The Mundelein resident claims in a lawsuit against a Libertyville police officer and the village that the officer used excessive force and falsely arrested her in an incident at Advocate Condell Medical Center.
Friday, November 18, 2011
Tuesday, October 4, 2011
The six-month moratorium will expire March 2012.
Village trustees unanimously approved extending a six-month moratorium on the construction, installation and operation of wind turbines at the Sept. 27 board meeting. In March, Mayor Terry Weppler directed staff to adopt portions of Lake County’s ordinance regarding wind turbines into the village’s zoning code. The Plan Commission has completed its work on the revision to the Wind Turbine Ordinance and the report will be presented at a future village board meeting. The moratorium does not restrict the use of wind turbines that were lawfully installed prior to the effective date of the ordinance. The moratorium would expire in March 2012. In July, a Lake County judge denied Libertyville residents’ request for Aldridge Electric Co. to remove…
Monday, August 22, 2011
The lawsuit claims the Libertyville resident did not pay overtime and unfairly deducted wages.
A Libertyville man who owned a topless dance club in the Chicago area now faces a lawsuit from a former dance employee who says the man unfairly deducted money from her wages and did not pay her overtime, according to the Lake County News-Sun. For the full story, visit Lake County News-Sun.
Friday, August 19, 2011
Libertyville-based Motorola Mobility Holdings Inc., faces lawsuit over recent deal.
A Motorola Mobility Holdings Inc. shareholder is suing the company and its CEO, Sanjay Jha, claiming Motorola did not get the best price when it agreed to be sold to Google Inc., according to BloombergBusinessWeek. On Aug. 15, Google announced it would buy Libertyville-based Motorola for $12.5 billion in cash, news that was welcomed by Mayor Terry Weppler and Lake County Board Chairman David Stolman. Both said the deal would be good for the area. Watch reactions to Google’s announcement from residents near Google's hometown in Mountain View, and near Apple's headquarters in Cupertino. Libertyville residents also weighed in on the deal. For the full story on the lawsuit, visit: www.Businessweek.com
Thursday, July 21, 2011
Lake County judge decides against group of residents who sought to have wind turbine removed at Aldridge Electric Co. property.
A Lake County court has denied residents’ request for Aldridge Electric Co. to turn off its wind turbine within Libertyville. Judge Mitchell Hoffman said Thursday that while the court found the village of Libertyville violated its wind farm statute, the residents did not provide significant evidence nor did they act on their objections in a timely manner. “The question whether Aldridge detrimentally relied on the village and on the silence of plaintiffs throughout the hearing, approval and construction process is an issue which must be resolved at trial,” Judge Hoffman said. The legal battle began in 2009 between the village and the Citizens for the Protection of Libertyville when Aldridge Electric Inc. installed the wind turbine on its …
Thursday, July 7, 2011
Libertyville residents must wait to find out if the wind turbine at Aldridge Electric Inc. will be taken down.
A Lake County judge has delayed ruling on whether Libertyville officials acted lawfully in allowing Aldridge Electric Inc. to build a wind turbine until a hearing on July 21. Judge Mitchell Hoffman said following Thursday’s hearing he wants to review information provided by attorneys representing the village and the Citizens for Protection of Libertyville, the residents group. “I think he is just being thoughtful. He wants to review the case before he makes a decision,” said Richard Porter of Hinshaw, who represents the residents. Porter said what the judge must decide is whether or not the village lost jurisdiction when it did not render a decision 30 days of the public hearing. The next question is whether or not Aldridge quickly put up…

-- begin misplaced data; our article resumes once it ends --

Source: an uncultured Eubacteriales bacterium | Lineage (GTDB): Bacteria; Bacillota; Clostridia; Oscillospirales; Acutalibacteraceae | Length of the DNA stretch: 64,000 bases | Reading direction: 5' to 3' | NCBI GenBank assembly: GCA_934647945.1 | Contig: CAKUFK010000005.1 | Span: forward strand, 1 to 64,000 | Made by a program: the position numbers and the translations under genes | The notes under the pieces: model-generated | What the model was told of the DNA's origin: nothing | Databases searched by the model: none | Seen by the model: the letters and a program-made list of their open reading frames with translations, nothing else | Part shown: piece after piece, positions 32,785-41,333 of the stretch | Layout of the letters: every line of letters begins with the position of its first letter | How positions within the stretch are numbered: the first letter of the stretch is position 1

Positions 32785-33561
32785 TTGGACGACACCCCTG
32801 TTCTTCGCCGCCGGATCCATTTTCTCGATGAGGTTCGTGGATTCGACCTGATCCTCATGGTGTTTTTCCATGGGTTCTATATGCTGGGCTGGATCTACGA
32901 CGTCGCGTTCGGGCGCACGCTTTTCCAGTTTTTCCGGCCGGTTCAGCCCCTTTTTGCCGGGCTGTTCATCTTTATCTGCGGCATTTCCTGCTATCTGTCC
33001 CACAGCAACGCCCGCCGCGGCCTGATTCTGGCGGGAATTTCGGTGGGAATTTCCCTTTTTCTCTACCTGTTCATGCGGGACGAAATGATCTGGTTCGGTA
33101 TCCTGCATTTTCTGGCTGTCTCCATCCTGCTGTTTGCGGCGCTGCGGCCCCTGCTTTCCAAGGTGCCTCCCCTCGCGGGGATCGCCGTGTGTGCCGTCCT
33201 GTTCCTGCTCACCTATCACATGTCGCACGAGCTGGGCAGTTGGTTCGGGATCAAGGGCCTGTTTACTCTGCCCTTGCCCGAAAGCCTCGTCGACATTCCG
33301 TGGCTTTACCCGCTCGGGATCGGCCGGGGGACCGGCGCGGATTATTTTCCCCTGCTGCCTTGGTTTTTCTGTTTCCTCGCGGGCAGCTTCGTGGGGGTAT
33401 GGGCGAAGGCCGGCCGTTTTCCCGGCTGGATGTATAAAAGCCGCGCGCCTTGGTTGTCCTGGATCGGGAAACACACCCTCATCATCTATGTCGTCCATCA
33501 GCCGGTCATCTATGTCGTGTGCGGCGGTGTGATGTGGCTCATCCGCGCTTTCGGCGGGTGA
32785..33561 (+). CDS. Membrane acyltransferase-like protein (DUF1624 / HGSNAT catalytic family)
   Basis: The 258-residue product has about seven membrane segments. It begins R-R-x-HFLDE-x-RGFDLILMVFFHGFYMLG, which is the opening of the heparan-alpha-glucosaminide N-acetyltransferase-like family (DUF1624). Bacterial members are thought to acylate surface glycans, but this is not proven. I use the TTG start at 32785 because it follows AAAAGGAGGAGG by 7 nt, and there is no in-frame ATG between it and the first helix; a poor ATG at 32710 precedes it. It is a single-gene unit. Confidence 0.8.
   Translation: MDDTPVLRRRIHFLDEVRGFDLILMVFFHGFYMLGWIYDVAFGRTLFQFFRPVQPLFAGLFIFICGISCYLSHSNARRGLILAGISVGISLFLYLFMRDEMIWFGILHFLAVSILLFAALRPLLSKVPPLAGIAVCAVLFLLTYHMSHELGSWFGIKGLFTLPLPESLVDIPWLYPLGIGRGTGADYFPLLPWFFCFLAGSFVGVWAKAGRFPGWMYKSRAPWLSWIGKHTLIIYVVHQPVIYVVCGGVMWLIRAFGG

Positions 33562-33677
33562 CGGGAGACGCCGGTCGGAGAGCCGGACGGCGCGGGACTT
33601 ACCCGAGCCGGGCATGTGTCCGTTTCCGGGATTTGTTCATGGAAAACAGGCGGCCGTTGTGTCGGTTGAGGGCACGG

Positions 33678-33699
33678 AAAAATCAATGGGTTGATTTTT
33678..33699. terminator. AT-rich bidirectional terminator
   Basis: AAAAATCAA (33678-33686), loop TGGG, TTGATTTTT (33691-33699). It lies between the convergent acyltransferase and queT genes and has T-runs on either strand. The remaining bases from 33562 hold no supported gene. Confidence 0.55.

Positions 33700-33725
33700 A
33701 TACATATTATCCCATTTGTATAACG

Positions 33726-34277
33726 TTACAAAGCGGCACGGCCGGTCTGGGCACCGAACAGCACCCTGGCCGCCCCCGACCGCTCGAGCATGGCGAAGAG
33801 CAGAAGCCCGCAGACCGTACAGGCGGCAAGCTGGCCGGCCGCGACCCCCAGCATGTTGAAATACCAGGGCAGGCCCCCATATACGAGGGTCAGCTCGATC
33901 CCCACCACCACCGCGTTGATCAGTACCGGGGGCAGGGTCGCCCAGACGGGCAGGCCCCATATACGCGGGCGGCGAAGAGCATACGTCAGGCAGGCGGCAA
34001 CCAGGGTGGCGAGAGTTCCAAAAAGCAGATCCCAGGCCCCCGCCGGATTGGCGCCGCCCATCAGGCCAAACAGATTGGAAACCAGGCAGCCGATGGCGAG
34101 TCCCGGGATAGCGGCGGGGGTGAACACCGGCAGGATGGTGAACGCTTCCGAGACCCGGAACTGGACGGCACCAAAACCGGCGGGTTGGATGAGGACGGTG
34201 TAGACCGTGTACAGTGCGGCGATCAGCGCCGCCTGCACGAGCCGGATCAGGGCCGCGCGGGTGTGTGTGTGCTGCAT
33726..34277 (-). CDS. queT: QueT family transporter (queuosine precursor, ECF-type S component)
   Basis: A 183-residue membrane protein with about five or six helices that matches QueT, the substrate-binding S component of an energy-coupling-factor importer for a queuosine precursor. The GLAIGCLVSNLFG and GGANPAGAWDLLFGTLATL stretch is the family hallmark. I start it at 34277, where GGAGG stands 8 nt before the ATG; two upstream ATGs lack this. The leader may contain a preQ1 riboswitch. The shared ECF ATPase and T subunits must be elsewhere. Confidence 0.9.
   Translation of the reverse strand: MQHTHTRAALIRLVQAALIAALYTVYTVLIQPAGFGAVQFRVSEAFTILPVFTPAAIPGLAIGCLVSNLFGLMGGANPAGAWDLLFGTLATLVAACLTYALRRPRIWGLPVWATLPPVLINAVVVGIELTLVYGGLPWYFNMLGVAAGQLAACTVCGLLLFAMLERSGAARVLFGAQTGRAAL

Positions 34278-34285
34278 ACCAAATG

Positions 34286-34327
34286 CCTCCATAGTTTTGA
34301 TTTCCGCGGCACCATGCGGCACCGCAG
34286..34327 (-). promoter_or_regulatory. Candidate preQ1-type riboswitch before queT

Saturday, June 11, 2011
Prosecutor says judge wants Diane Eldrup to serve jail time for starving dogs to death in Deer Park.
Diane Eldrup and her attorney, John Curnyn, appeared in court Friday to discuss a plea with Judge James Booras and Assistant State's Attorney Michael Mermel. Eldrup is being asked to plead guilty to 19 counts of aggravated animal cruelty, a Class 4 felony, with a maximum punishment of one to three years in jail. In exchange for the plea, Eldrup would not be prosecuted for the 19 counts of animal torture, a Class 3 felony which carries a maximum jail sentence of five years. Eldrup is accused of starving to death 19 dogs, although a total of 34 dogs and three birds were discovered dead at Muddy Paws, a former rescue and boarding facility on Route 12 in Deer Park. While the plea conference was private, Eldrup and the attorneys returned to the…
Tuesday, June 7, 2011
The lawsuit alleges Michales Store Inc. failed to protect consumers' credit and debit card information as well as PIN numbers.
A Libertyville woman recently filed a lawsuit against Michaels Stores Inc. alleging that the retailer failed to protect consumers’ credit and debit card information as well as PIN numbers, according to Chicago Tribune. Mary Allen told the Chicago Tribune that a purchase of $18 at Michaels led to more than $1,000 in unauthorized transactions. In early May, Michaels Store Inc. warned consumers that PIN pad tampering may have occurred in its Chicago-area stores and that customer credit and debit card information may have been compromised. The retailer says it has removed the PIN pad threat from its U.S. stores and that exposed PIN pad transactions occurred from Feb. 8 through May 6, when Michaels disabled the tampered devices, according to a …